Beyond the urban-suburban dichotomy

Our study reveals an inner suburban region that is in many ways a hybrid of urban and suburban lifestyles, forms, and aspirations. Giving due standing to this hybrid is difficult, since it does not fit neatly into traditional images that sharply contrast dense, walkable urban areas with car-centric suburbs where single family homes predominate. Improving the standing of inner suburban communities means learning to recognise emerging hybrid forms that contain elements of both combined in new and different configurations. Community Voices may encourage the policy community to chart out a middle path, built around residents’ own preferences about what these hybrid forms can be.

To appreciate this direction, it is important to recognise that essentializing Toronto’s inner suburbs as classic suburban built forms is not entirely true. For example, the Toronto region has consistently developed suburbs in “compact, concurrent, and contiguous patterns” (Hess and Sorensen, 2015) consistent with “smart growth” principles. Owing to this, Toronto is one of the most densely populated metropolitan regions in North America, considerably denser than Vancouver or New York (Relph, 2013).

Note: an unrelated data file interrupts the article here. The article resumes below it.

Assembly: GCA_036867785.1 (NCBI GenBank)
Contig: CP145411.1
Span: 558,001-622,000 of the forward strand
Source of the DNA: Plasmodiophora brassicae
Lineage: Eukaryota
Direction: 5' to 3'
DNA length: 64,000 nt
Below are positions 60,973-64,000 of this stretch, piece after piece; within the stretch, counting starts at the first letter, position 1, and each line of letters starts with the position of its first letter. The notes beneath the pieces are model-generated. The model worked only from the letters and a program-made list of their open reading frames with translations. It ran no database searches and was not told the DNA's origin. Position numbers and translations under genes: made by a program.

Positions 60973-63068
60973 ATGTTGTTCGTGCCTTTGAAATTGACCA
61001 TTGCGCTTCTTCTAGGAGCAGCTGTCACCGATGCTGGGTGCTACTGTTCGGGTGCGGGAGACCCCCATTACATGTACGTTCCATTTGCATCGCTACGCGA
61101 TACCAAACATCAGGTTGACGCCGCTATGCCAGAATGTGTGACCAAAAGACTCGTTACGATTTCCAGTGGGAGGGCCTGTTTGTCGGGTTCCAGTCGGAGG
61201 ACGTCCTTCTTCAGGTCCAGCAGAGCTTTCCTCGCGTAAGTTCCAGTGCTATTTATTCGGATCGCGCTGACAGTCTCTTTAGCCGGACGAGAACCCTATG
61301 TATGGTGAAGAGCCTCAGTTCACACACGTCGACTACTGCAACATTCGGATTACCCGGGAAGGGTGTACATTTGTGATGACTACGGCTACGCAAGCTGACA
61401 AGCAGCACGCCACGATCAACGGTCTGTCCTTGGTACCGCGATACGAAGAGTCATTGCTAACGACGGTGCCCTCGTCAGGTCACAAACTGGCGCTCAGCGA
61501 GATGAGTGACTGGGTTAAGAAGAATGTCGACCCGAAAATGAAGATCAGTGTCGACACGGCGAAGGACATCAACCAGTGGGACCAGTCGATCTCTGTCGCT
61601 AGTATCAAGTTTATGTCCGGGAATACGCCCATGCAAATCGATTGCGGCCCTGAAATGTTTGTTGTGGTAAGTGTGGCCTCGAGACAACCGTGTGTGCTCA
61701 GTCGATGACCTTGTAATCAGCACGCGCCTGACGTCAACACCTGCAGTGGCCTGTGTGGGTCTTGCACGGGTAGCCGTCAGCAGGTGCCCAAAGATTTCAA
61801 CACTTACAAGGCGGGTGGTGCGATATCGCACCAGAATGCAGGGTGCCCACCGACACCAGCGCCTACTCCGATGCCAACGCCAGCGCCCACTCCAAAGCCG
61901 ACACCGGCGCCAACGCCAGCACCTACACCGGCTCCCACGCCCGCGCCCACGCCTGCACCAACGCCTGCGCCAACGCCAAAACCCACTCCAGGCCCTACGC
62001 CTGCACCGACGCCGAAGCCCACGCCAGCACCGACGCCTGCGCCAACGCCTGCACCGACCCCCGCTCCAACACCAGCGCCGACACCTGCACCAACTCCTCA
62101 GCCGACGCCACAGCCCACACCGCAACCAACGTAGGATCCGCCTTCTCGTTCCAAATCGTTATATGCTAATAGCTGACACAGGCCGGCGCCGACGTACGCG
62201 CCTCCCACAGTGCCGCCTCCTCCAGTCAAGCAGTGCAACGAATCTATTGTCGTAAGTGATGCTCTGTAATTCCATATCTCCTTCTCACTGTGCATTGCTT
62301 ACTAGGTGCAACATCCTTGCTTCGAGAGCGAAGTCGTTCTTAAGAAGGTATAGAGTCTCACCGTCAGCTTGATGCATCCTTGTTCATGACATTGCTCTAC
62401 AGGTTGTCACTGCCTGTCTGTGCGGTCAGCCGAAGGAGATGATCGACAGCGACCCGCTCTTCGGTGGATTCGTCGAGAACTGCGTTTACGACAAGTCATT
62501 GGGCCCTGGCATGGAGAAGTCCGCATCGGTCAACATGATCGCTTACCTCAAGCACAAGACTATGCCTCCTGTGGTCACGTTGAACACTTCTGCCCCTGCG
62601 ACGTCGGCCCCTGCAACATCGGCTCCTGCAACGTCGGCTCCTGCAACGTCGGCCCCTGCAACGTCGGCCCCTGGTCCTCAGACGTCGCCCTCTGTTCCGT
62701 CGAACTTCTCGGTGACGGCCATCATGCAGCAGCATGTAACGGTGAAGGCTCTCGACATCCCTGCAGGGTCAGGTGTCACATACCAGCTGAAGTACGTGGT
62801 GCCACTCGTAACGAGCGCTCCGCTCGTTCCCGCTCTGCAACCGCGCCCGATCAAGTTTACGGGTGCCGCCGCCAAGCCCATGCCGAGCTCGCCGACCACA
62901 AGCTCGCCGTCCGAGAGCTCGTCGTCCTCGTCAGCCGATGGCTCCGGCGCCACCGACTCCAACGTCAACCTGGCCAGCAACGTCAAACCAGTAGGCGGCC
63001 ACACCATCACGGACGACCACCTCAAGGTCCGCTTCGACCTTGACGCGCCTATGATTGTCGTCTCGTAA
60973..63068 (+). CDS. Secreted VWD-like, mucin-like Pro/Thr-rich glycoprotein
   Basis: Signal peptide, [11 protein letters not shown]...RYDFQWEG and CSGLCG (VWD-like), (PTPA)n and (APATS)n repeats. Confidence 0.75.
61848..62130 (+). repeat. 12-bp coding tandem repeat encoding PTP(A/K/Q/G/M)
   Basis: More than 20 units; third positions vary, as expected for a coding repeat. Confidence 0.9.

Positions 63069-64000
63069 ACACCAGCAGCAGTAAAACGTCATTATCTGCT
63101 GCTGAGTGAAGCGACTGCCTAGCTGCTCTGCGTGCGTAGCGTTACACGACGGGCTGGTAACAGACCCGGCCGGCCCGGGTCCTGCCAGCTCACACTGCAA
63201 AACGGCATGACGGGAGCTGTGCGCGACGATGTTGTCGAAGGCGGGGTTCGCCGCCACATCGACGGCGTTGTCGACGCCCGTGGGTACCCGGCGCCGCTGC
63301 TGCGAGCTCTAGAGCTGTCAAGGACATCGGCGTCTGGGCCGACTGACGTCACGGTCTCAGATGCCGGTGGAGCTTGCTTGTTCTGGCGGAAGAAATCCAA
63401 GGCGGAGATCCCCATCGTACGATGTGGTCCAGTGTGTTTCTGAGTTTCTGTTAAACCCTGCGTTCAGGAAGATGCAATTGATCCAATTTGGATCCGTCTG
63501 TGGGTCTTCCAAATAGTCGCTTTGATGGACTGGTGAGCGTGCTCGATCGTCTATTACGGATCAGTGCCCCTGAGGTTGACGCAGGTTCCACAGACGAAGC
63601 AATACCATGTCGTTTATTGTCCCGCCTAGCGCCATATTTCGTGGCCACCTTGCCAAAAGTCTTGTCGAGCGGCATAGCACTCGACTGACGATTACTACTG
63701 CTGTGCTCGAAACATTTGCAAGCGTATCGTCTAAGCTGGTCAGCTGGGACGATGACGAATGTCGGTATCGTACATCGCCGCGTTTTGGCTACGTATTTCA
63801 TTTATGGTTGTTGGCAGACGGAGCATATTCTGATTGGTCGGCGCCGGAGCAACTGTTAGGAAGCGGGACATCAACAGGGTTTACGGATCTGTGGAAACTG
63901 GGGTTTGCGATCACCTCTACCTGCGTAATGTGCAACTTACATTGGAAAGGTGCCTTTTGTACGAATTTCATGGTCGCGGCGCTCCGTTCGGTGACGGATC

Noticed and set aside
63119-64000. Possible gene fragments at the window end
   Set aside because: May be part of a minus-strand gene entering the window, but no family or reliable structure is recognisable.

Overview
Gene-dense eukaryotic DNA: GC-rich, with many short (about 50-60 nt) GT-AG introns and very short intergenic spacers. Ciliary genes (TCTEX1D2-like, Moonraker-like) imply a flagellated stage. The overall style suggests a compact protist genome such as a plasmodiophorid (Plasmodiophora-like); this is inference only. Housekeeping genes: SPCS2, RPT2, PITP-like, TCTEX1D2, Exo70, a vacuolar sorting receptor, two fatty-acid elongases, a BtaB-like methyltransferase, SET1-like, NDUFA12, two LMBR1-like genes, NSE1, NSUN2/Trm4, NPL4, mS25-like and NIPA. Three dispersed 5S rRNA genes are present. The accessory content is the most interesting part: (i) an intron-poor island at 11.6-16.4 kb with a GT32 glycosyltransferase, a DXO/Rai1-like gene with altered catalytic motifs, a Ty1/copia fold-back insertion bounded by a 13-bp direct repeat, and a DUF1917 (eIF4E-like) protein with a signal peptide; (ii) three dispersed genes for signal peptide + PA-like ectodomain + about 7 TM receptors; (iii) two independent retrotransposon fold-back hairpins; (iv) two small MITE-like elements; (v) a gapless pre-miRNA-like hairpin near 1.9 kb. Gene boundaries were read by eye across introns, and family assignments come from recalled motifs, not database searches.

Our interviews articulated the reality of this idea in residents own experience. Many spoke of their neighbourhoods as being walkable, of there being many nearby local amenities (e.g. parks, nature trails, grocery stores, and shops), and commending the frequency of public transit. This is the “urban” side of their “suburban” neighbourhoods. At the same time, residents’ understanding of government at the neighbourhood level shared many aspects of the “suburban” point of view. They tended to see government primarily as a purveyor of essential services with a focus on the importance of building maintenance, road improvement, and personally responsive city councillors. Yet, at the same time, residents made it clear they valued not only private goods but also government-supported public goods such as community centres, parks, and schools. In fact, the majority were willing to see increased taxation to improve these core services, in opposition to the low tax, light touch populist rhetoric. Toronto’s inner suburbs resist reduction to any simple caricature or stereotype.